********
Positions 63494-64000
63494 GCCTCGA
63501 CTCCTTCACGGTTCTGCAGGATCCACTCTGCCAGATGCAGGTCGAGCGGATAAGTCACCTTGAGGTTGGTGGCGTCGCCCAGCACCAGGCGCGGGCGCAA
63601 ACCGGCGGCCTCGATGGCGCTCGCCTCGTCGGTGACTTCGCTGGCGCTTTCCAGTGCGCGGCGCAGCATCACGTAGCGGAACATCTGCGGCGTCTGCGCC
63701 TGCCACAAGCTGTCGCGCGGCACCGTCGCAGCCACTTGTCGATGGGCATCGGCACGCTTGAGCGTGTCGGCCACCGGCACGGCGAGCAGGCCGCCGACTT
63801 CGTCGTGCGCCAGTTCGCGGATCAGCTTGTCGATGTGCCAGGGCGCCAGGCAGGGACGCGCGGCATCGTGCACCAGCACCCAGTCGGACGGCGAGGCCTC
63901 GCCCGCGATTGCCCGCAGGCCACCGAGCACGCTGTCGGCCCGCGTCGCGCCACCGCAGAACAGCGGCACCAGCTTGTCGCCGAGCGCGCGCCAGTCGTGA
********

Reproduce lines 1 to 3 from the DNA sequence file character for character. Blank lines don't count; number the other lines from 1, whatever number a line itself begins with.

Positions 63494-64000
63494 GCCTCGA
63501 CTCCTTCACGGTTCTGCAGGATCCACTCTGCCAGATGCAGGTCGAGCGGATAAGTCACCTTGAGGTTGGTGGCGTCGCCCAGCACCAGGCGCGGGCGCAA